Vegan New England Clam Chowder

If you’ve ever craved a hearty, creamy, genuine New England clam chowder recipe—only vegan—then the wait is over.

vegan New England Clam Chowder

For me, fresh New England clam chowder—on the Cape or the Vineyard, with clams fresh off the boat—makes me feel like some kind of fisherman’s wife, tucking in to a bowl of chowder on a cold New England night.

When coming up with this recipe, I Googled more phrases than I thought imaginable. Searches for ‘clam chowder’ kept resulting in these awful red-tinted bowls that were nothing like the clam chowders of my childhood. I went with a recipe that I thought would produce good results, but it still wasn’t thick and creamy enough for me.

Eventually I made up my own.

As far as I can tell, this is New England (Boston) Clam Chowder.

New England because it’s, well, actually clam chowder and doesn’t use a tomato base, and Boston because it doesn’t have a bunch of vegetables and whatnot in it. Feel free to throw in carrots or whatever you have around, though—I won’t tell anyone.

To me, this recipe—sans the obvious vegan inclination—is just clam chowdah as it should be, and anything else is an ersatz.

vegan New England Clam Chowder, with some freshly cracked black pepper, kosher salt, and generous parsley garnishes

digression Sherry keeps very well and is great to have in your fridge for a glass here and there. If you don’t have a bottle in your fridge, then head over to The Wine Bottega right now and get one (and say hi for me!). Raise a glass to Eddy. /digression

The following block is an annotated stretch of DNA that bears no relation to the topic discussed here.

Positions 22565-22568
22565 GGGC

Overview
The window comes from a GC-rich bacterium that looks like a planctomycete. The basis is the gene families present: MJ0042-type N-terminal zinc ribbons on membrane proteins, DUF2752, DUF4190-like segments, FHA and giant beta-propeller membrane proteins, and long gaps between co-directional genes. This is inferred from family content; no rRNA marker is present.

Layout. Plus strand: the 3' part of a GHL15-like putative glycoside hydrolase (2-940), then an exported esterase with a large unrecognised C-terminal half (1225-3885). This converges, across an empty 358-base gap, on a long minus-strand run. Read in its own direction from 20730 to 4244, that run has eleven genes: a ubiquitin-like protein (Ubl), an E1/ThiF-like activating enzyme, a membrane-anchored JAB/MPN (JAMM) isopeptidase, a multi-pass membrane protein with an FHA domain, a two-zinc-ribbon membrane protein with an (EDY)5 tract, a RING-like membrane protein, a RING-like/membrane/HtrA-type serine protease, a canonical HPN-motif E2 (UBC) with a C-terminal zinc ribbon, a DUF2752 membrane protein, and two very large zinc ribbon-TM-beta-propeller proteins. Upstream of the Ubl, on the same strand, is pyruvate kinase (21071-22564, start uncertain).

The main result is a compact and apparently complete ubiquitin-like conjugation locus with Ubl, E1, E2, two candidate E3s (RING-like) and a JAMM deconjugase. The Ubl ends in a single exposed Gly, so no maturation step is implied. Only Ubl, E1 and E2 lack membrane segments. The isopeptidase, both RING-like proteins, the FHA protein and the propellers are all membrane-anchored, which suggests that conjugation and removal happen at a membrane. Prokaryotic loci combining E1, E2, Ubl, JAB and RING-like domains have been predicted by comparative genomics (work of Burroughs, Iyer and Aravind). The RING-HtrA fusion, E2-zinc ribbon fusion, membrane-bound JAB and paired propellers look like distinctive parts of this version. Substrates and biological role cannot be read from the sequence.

Anyway, enjoy! I felt like I deserved a vegan gold medal or something once I made this—it’s awesome.

Updated 21 Feb 2011.

Vegan New England Clam Chowder Recipe

By M. M. Cassidy Published: January 14, 2011

  • Yield: 6-8 Servings
  • Prep: 5 mins
  • Cook: 25 mins
  • Ready In: 1 hr 10 mins

Thick, creamy, and full of things that taste just like oysters… Serve with crusty bread, the same wine as used in the dish, or a nice dark beer on a cold winter’s night.



  1. Dice the potatoes (optionally peel), then just cover with cold water in a pot and bring to a boil. Boil until knife-tender (still somewhat firm), then drain.
  2. To make the kombu dashi, place the kelp in a small pot with 1 c water. Let sit for about half an hour, and then turn the heat on low. When just starting to boil, turn the heat off and let cool. (It should look like a swamp monster.) Strain and reserve the liquid to use—don't throw the kelp into your vegan clam chowder.
  3. In a medium saucepan, sauté onion in EB until translucent.
  4. Add the garlic and celery or celeriac and sauté briefly, taking care not to burn the alliums.
  5. Season very lightly with thyme, rosemary, or other herbs, salt, pepper, and dulse (or nori). (As you cook, continue tasting and seasoning your chowder.)
  6. Add a wine glass of dry white wine or sherry and the bay leaves and turn the heat to low.
  7. Pour the other glass of wine for yourself and sip occasionally.
  8. Meanwhile, in a large pot, melt 1/3 c butter. Once melted, turn the heat to low, add the flour, and whisk constantly for a few minutes—taking care not to burn—until a roux forms. It should be smooth, slightly toasted, and nutty-smelling.
  9. Add the sauté and sherry mix from your saucepan to the roux and stir to combine.
  10. Add the kombu dashi and bring to a boil, stirring constantly.
  11. Reduce heat, add the mushrooms and the soy creamer, and simmer for 5-10 minutes, or less if mushrooms are becoming too tender (you want them springy like oysters).
  12. If chowder is too thick, add soy creamer and kombu dashi (1/4 c and 3 T respectively) until desired consistency is achieved. Here, however, if you can't stand a wooden spoon in it, then it's not thick enough.
  13. Garnish with nutmeg and parsley (or chives) and tuck in!

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